Thanks to the good folks at Universidad Gabriela Mistral, and my good friend Pablo Maillet, my short extension course, a series of lectures on “God and Philosophy,” came to a successful close this week. A short description and news story from UGM can be found here. The Spanish text reads:
Yesterday saw the successful conclusion of a course given by Prof. John Brungardt, PhD Catholic University of America, which was conducted in our university during March and April. The course treated the contemporary debate over the existence of God and whether or not it is possible to demonstrate that God exists by way of modern science. The instructor, John Brungardt, with a doctorate in the philosophy of science and a current postdoctoral researcher at the Pontifical Catholic University of Chile, reviewed the principal modern theories utilized by modern atheists. Among others, he considered the Big Bang Theory in the work of astrophysicist Stephen Hawking, as well as Charles Darwin’s theory of evolution, which tend to be employed as demonstrating the non-existence of God. Dr. Brungardt explained that these theories do not support such a claim, much less in a conclusive or demonstrative way. Among those attending the course were religious, lawyers, and philosophers, complemented by the presence of students of various fields at our university.
Now that the course has finished, we are revising the text of the lectures. They will be published as a short book: Dios y la filosofía: La existencia del divino, la sabiduría de Santo Tomás y la cosmología moderna.
The following essay is a reflection based upon William R. Shea and Mariano Artigas’ Galileo in Rome: The Rise and Fall of a Troublesome Genius (New York: Oxford University Press, USA, 2003). (Originally posted, 28 December 2012.) Continue reading A Genius in Rome & the Genius of Rome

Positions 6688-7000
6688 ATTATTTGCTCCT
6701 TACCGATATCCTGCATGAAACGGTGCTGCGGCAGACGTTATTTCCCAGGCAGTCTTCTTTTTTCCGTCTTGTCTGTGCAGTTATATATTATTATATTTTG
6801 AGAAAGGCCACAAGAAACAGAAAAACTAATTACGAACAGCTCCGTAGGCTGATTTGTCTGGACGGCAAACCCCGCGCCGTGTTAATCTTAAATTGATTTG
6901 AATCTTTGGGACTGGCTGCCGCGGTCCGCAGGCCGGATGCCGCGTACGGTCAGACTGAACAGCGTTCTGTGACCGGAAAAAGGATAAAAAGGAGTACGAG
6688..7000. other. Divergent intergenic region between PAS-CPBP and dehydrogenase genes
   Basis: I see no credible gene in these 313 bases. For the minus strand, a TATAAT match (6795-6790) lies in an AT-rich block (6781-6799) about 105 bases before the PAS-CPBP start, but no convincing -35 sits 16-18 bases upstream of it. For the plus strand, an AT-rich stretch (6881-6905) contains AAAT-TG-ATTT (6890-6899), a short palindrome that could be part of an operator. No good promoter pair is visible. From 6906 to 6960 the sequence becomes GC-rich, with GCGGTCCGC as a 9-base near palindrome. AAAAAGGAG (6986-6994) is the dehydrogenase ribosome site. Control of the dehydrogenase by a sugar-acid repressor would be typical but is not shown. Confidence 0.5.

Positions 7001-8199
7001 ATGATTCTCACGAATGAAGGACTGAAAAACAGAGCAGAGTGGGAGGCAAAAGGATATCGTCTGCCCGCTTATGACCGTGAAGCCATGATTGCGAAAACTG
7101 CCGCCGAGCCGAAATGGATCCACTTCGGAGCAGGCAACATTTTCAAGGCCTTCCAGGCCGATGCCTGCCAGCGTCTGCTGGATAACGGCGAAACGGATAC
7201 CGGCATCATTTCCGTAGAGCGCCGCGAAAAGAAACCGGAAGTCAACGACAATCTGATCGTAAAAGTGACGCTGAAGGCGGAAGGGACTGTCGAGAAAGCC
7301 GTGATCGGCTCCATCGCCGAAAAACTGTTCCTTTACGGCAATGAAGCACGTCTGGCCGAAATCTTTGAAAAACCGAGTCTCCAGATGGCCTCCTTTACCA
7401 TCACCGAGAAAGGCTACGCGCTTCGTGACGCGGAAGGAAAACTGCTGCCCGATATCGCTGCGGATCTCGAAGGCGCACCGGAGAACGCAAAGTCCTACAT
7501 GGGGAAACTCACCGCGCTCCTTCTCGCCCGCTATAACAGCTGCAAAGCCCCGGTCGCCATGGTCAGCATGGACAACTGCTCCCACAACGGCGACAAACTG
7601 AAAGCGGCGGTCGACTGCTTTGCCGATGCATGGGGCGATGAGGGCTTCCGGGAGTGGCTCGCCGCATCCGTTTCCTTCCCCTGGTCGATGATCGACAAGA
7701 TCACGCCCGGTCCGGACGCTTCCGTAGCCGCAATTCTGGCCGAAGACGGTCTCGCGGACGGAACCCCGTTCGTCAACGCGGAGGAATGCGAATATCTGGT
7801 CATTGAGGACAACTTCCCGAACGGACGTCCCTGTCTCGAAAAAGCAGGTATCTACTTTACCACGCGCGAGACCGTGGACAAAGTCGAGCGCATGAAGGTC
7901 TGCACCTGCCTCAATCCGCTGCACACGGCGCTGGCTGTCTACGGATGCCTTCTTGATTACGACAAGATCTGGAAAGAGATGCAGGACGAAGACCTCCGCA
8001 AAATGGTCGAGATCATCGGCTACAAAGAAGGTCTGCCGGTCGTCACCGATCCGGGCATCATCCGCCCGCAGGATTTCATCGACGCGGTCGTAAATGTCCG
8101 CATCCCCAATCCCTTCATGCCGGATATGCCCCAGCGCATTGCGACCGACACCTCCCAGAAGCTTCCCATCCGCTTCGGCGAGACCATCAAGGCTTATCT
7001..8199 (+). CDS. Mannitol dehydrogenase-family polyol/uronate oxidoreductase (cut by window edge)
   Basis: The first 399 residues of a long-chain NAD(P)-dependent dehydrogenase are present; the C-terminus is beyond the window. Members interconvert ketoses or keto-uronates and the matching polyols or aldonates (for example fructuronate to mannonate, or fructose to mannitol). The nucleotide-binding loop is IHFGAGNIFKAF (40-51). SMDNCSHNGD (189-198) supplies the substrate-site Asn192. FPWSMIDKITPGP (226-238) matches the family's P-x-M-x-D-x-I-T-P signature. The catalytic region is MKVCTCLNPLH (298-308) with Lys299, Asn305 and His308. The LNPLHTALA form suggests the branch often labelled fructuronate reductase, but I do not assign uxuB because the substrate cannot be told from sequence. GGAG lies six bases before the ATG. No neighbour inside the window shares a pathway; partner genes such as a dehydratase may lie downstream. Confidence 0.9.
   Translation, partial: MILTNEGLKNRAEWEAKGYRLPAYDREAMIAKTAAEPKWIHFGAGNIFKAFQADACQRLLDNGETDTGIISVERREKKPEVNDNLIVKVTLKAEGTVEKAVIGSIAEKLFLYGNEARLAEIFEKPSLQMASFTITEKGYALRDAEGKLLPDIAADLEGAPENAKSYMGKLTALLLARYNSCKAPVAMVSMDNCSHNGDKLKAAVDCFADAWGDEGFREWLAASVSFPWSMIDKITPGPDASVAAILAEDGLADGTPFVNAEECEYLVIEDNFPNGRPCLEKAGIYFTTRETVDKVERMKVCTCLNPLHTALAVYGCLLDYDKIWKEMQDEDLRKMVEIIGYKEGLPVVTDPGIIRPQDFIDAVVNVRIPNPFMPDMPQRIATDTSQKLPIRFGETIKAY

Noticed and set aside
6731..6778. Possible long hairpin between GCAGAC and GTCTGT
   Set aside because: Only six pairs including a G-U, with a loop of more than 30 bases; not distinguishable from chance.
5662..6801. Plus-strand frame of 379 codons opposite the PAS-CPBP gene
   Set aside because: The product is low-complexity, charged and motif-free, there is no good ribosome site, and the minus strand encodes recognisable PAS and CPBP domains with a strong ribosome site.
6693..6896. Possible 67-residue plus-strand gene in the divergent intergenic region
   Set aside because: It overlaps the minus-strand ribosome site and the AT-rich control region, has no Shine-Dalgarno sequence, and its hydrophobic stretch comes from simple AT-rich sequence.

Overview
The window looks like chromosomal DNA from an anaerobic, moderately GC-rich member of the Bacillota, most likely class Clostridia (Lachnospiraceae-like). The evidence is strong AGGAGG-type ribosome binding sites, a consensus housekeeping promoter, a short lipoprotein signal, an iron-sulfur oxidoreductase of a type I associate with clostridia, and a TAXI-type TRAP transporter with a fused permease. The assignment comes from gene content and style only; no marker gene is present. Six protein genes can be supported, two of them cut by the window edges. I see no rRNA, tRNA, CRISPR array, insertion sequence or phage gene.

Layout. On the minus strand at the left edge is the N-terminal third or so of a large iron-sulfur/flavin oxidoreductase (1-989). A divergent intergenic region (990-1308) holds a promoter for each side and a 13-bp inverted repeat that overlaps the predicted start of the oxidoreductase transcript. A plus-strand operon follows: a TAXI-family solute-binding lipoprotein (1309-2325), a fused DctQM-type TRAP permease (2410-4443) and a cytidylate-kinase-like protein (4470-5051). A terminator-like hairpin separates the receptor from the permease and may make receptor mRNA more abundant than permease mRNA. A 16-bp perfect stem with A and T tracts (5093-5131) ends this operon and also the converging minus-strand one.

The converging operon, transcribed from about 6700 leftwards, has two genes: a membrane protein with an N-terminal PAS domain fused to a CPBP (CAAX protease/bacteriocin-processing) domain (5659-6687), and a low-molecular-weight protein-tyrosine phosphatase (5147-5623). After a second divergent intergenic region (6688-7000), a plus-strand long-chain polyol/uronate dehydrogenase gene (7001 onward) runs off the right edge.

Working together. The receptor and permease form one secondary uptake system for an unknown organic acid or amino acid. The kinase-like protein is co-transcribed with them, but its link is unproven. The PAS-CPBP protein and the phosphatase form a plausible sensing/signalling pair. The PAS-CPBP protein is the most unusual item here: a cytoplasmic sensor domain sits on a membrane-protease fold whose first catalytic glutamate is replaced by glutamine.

For those interested, consider submitting papers to CEPOS. Details below.
Catholic Engagement in Philosophy of Science at ACPA 2019
CEPOS Satellite Session(s) at the 2019 meeting of the American Catholic Philosophical Association
November 21-24, 2019
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Send ~ 500 word abstracts to firstname.lastname@example.org by May 1, 2019.
We invite abstracts for papers related to Catholic Engagement in Philosophy of Science (CEPOS) to be presented at CEPOS satellite session(s) at the 2019 ACPA meeting in Minneapolis, MN.
Catholic Engagement in Philosophy of Science (CEPOS) seeks to cultivate sober perspective on the history and current state of engagement with (especially mainstream, anglophone) philosophy of science among Catholic intellectuals. CEPOS aims to articulate, explore, and evaluate a variety of approaches to philosophy of science as they relate to the Catholic intellectual tradition. These approaches include explicit philosophies of science, as well as ones implicit in and shaping theological work, hierarchical church documents and actions, and evaluations of the relevance of the sciences to metaphysics, philosophy of nature, and theology.